Over time you gradually get to appreciate who’s advice you can respect on the various issues which crop up on this forum, and not just about kayaking/canoeing. Many people have particular expertise which reinforce their contributions although it is not always apparent that they speak with this authority. Having been a contributor to the forum for some while, I am still learning who to trust, who to treat with scepticism and who to ignore.

Thanks to Tony and Chris for their contributions on this one.

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RichA
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Re: Dead Leg- Does any one else get this problem?

Post by RichA » Wed Sep 08, 2010 10:20 am

ChrisBainbridge wrote:I am sorry but
Any point of contact in the boat can cause it.
is wrong. Bewildered sassanack is absolutely correct
Fair play, I stand corrected. By 'it' I was more referring to discomfort in general (i.e. there should be no points of contact which 'stand out' as they can obviously cause discomfort).

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Re: Dead Leg- Does any one else get this problem?

Post by ShaneOHara » Wed Sep 08, 2010 1:00 pm

Don't stand corrected as you make a perfectly valid point, I think the boffins have made two mistakes here:

1 - They're taking the OPs language too literally when referring to Dead Leg, instead of standing back and thinking that maybe in this instance the OP could mean Dead Leg=Sleepy Leg=Cramp=Pins and Needles. If they had then maybe they would have realised that one of the less sensational causes can be a result of intermittent loss of blood supply from compressed arteries, which could potentially occur in any contact spot.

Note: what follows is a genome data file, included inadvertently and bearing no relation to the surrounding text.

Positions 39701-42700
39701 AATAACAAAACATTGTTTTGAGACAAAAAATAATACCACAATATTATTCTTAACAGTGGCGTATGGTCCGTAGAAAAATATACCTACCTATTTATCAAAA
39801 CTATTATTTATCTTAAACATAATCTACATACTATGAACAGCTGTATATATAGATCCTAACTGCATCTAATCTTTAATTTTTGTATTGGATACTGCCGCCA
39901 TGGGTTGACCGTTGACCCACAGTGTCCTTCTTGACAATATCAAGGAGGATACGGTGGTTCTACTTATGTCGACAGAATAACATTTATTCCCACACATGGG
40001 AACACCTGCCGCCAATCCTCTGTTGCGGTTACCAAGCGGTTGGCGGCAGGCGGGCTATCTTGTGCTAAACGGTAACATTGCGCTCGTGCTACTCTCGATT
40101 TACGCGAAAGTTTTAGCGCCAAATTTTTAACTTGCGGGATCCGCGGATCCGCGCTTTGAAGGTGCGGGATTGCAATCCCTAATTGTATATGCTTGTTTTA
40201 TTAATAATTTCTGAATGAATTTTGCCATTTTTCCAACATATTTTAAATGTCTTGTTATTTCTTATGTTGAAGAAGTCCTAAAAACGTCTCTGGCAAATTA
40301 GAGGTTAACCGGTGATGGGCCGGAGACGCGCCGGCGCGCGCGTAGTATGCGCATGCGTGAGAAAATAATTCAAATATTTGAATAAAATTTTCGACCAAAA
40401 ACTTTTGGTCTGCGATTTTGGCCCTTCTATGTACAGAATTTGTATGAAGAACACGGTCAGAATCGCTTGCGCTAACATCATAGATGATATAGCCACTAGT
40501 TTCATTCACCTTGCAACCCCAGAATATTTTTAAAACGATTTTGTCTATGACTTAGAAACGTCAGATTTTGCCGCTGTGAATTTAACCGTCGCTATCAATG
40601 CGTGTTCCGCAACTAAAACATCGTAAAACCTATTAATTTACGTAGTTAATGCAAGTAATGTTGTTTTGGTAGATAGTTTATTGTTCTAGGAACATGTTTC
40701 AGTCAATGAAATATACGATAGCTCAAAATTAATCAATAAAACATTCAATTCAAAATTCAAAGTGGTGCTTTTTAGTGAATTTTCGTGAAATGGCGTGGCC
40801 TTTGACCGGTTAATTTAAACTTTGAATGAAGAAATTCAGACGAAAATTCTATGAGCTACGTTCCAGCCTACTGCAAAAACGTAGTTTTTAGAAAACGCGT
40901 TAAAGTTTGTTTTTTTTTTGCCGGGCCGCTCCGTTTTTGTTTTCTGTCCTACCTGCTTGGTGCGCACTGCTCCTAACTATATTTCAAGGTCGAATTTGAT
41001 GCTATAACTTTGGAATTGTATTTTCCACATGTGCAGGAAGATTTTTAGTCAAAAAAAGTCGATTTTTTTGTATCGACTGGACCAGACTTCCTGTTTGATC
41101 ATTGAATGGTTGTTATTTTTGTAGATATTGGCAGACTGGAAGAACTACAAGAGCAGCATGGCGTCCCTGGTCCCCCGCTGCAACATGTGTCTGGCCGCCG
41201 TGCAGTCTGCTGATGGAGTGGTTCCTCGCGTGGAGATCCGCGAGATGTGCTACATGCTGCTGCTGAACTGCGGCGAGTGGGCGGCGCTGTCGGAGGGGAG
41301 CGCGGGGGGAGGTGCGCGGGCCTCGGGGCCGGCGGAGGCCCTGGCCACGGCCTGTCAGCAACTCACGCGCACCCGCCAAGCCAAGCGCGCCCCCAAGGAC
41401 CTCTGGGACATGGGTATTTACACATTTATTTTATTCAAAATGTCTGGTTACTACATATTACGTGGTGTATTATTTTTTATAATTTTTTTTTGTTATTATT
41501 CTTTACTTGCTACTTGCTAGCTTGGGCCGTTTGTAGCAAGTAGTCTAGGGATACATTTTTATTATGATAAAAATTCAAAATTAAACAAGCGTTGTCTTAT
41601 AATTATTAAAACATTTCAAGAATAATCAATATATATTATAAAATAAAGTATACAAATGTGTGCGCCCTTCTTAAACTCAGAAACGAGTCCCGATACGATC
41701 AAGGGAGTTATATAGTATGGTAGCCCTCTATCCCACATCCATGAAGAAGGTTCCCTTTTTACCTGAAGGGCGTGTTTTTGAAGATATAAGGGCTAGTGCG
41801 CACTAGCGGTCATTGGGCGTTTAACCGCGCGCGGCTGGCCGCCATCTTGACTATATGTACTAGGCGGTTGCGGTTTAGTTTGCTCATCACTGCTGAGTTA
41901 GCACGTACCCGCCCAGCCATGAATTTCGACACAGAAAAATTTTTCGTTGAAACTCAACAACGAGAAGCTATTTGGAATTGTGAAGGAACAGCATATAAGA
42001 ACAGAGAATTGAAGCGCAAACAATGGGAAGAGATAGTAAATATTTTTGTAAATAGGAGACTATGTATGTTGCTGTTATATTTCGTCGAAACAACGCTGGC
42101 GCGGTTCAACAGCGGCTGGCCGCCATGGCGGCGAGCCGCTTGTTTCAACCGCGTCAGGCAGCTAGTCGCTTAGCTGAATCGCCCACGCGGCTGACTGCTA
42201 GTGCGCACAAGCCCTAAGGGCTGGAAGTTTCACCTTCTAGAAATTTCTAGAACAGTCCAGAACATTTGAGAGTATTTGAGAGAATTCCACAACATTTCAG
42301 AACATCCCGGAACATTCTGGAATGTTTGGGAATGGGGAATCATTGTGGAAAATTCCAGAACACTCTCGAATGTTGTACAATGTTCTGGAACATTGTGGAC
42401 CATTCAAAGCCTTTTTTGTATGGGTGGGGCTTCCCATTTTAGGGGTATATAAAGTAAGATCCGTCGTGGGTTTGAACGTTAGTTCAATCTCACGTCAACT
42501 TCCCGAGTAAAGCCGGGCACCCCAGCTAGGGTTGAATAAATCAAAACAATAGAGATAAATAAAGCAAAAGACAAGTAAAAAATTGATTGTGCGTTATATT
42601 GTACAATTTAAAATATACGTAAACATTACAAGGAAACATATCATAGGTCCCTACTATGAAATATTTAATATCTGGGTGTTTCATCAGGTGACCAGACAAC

http://www.bbc.co.uk/health/physical_he ... dles.shtml

2 - I have known (along with many other children) since my first P&E class that a Dead Leg is actually caused by somebody impacted their knee hard against your thigh muscle and not a trapped sciatic nerve.
http://news.bbc.co.uk/sportacademy/hi/s ... 131683.stm

As for the rest of the posts in this thread they are all perfectly valid in the context of the OP, I salute you.

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Re: Dead Leg- Does any one else get this problem?

Post by TheKrikkitWars » Wed Sep 08, 2010 1:22 pm

ShaneOHara wrote:Don't stand corrected as you make a perfectly valid point, I think the boffins have made two mistakes here:

1 - They're taking the OPs language too literally when referring to Dead Leg, instead of standing back and thinking that maybe in this instance the OP could mean Dead Leg=Sleepy Leg=Cramp=Pins and Needles. If they had then maybe they would have realised that one of the less sensational causes can be a result of intermittent loss of blood supply from compressed arteries, which could potentially occur in any contact spot.
http://www.bbc.co.uk/health/physical_he ... dles.shtml

2 - I have known (along with many other children) since my first P&E class that a Dead Leg is actually caused by somebody impacted their knee hard against your thigh muscle and not a trapped sciatic nerve.
http://news.bbc.co.uk/sportacademy/hi/s ... 131683.stm

As for the rest of the posts in this thread they are all perfectly valid in the context of the OP, I salute you.
As little as I like the idea of the "appeal to authority", the boffins do seem to accurately explain the cause of the problem, you haven't managed to show how a boat could cut of blood supply (or indeed how this could happen for more than a few minutes without pain and tissue death occuring).

Also the concept of "Dead Leg" as occurs when your mate wallops you in the leg for a bit of a joke, is wholly unrelated to the chronic loss of feeling being described.
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Re: Dead Leg- Does any one else get this problem?

Post by ShaneOHara » Wed Sep 08, 2010 2:05 pm